Well I finally got around to get some code and test things out. Without known test loads and an oscilloscope, testing shall require some creativity. Armed with a multimeter I began testing things out.
The longer term plans include creating spot measurement devices using the arduino and rather than slapping the code and copying and pasting stuff around, I opted to create a couple of classes to facilitate reuse. It took some trial and error to understand how to add classes to the arduino dev environment and could never get multiple inheritence to compile in the environment. I assumed the problem was between the keyboard and the chair.
I ended creating two classes: ACSignal to help capture and compute some basic stuff like average, RMS values. The PowerSignal class takes two ACSginal references and computes apparent power, real power, etc.
The code to use the classes is rather simple. Converting the float to alpha–since the LCD4Bit library does not handle spitting out floats–took more time that I wanted.
As explained earlier, the math looks more complicated than it is. The two main formulas are shown below along with the corresponding code to implement it. Anti-climatic if you ask me, but nice to see the stuff working. As long as the sampling rate is much greater than the highest frequency component, things should be good to go. I take 2000 samples display stuff and resample. Since this is all this arduino does I don’t need interrupt driven sampling periods. The maximum sampling rate for the ATMEGA chip on the arduino is around 9600 hz. More than enough for this power line sampling.
mSumVoltageTimesCurrent += mVoltageSignal.getInstantaneousValue() * mCurrentSignal.getInstantaneousValue();
return( mSumVoltageTimesCurrent / mVoltageSignal.getSampleCount() );
mCurSample = analogRead( mPin ) ;
mCurVoltage = mCurSample * PS_VOLTS_PER_STEP;
mSumVoltageRaw += mCurVoltage;
mRealVoltage = mCurVoltage - mDCOffset; // remove DC offset from circuit voltage divider
lVal = getInstantaneousValue();
mSumVoltageSquared += lVal * lVal;
if( lVal > mMax )
mMax = lVal;
if( lVal < mMin )
mMin = lVal;
return( lVal );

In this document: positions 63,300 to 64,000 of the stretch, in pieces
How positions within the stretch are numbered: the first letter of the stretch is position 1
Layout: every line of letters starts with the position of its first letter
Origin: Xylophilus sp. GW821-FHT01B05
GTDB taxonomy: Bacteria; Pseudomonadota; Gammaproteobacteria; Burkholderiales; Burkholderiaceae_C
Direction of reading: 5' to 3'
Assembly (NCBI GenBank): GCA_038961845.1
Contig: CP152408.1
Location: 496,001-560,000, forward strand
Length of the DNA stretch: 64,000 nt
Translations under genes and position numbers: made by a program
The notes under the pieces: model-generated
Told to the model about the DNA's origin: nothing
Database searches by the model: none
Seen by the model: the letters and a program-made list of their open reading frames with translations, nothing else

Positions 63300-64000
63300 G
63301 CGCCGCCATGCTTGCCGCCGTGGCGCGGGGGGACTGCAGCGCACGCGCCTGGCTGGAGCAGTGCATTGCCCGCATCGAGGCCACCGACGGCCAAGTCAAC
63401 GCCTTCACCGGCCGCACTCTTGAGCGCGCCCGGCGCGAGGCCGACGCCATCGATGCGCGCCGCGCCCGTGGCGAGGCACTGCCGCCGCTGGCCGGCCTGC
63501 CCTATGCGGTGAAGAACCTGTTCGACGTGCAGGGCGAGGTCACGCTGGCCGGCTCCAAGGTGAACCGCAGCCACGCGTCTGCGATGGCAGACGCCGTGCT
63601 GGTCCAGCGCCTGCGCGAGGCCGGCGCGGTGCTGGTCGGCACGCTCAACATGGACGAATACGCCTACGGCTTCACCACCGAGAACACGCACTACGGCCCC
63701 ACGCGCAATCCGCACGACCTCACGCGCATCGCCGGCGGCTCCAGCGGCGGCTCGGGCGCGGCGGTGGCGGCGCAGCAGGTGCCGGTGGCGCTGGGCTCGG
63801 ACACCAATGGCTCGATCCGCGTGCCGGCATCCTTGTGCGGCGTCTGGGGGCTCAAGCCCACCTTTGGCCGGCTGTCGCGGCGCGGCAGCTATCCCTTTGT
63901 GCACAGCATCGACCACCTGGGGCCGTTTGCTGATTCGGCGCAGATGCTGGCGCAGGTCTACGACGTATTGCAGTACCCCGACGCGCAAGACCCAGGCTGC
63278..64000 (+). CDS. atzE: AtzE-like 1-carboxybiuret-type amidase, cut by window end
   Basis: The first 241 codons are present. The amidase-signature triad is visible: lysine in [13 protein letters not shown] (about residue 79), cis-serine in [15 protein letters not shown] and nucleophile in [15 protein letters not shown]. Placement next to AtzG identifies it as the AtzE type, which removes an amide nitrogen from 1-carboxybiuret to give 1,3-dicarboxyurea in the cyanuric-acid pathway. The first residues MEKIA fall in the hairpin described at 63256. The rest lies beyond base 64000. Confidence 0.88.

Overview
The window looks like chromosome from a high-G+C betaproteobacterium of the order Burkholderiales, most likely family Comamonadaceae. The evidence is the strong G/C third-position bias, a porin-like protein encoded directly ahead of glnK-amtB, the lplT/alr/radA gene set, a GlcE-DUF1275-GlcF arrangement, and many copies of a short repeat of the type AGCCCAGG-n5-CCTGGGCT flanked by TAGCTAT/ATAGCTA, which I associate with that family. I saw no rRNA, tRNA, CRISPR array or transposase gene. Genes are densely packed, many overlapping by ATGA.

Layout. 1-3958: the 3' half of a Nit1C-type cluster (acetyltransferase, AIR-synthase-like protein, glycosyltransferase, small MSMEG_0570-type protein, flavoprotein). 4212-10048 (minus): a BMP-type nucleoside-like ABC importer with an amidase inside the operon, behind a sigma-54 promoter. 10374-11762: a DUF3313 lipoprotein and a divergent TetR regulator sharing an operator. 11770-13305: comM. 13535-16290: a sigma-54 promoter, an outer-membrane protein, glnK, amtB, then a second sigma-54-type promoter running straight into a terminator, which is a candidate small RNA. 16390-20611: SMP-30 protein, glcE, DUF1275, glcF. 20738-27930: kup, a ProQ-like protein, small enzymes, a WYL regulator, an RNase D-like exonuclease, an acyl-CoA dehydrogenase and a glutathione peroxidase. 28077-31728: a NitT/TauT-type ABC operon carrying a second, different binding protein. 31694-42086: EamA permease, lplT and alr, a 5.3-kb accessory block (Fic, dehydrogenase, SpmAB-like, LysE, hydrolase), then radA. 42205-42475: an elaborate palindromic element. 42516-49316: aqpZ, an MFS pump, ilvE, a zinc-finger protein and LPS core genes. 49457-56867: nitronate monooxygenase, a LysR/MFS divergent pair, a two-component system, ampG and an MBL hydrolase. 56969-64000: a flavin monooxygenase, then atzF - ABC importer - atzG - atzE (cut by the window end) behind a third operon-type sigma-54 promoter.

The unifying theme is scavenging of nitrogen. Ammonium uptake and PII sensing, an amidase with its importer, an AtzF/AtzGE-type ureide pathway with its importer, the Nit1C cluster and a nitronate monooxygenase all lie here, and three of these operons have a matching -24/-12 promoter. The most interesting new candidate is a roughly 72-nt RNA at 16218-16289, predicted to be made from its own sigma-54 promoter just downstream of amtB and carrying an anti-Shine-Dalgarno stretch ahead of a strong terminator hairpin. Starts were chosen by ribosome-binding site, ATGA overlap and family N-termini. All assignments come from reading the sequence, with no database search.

float lRMSValue = PS_PWR_CALC_ERR;
if( mSampleCount > 0 )
lRMSValue = sqrt( mSumVoltageSquared / mSampleCount );
return( lRMSValue );
Earlier I spoke about modeling the math to simulate the calculations that I will be using in my home grown energy monitoring system. I think I have a good enough grasp on the math to come up with the algorithm to use in the software. Specifically, the computation of RMS values and average power.
The simulation implemented both these and the integration functions to compare results. We are dealing with low frequency power line signals of 60hz which in theory we need to sample at 120 times per second. The reality is that there will be higher frequency components such as harmonics and we would need to sample at a higher rate capture those effect and ensure we can compute true RMS values.
Don Lancaster’s Tech Musings provides an excellent summary about measuring power s and pitfalls in trying to measure it.
I think I have enough theory and now ready to start building something.
I used Excel to enter the power calculations on a simulated data set (voltage and current). I later wanted something more responsive to what-ifs and designed for mathematical computation. I stumbled on a MatLab like open source tool cal GNU-Octave. I decided to download and install the tool to enter basic power calculations.
What I like about this tool and like Matlab is the ability to manipulate matrices and vectors. I can set up calculations for my power without resorting to annoying for loops. With my short attention span, I liked this.
Earlier I described the basic math and reduced the following salient equations:
For giggles, I wanted to use Octave to calculate and plot power curves. I know from sampling theory that we need to sample at least at the Nyquist frequency to be able to reconstruct the signal.The reality is we don’t live in an ideal world with perfect filters. More about sampling rate later.
I created functions in Octave to generate a waveform. I can also import a text file with data values and compute the various types of powers as well. I wanted to test a couple of sunny day scenarios to ensure that my calculations were correct. I took two approaches. One I actually defined the function and let Octave integrate it. The other was to sample the function like I would in the software. Both yielded the same results. The table below outlines the expected and actual results.
|log4js||log4js||log4js based logging services for node.js||npm install log4js -S
|monk||monk||wrapper to mongodb that is simpler yet not as powerful as mongoose||npm install monk -S
|nodemon||nodemon||listens for file changes and restarts server ||npm install nodemon -g
|dummy-json||dummy-son||tool to generate JSON files used for my testing||npm install dummy-json -g
|Robomongo||robomongo||MongoDB manager||download and point to mongoDB instance (default localhost:27017)
|Bluebird||bluebird||promise library implementation||npm install bluebird -S
|SerialPort||serial port||serial port driver for node.js||npm install serialport -S # have 4.0.7
|xbee-api||xbee-api||xbee API for node.js||npm install xbee-api -S
I also generated an odd current waveform that could occur in speed control via a triac or something and ploted the graph below.
Intuitively one would expect the average power to be half of the sunny day scenario. The other half is reactive power. The following shows the power calculations for varying sampling rates.
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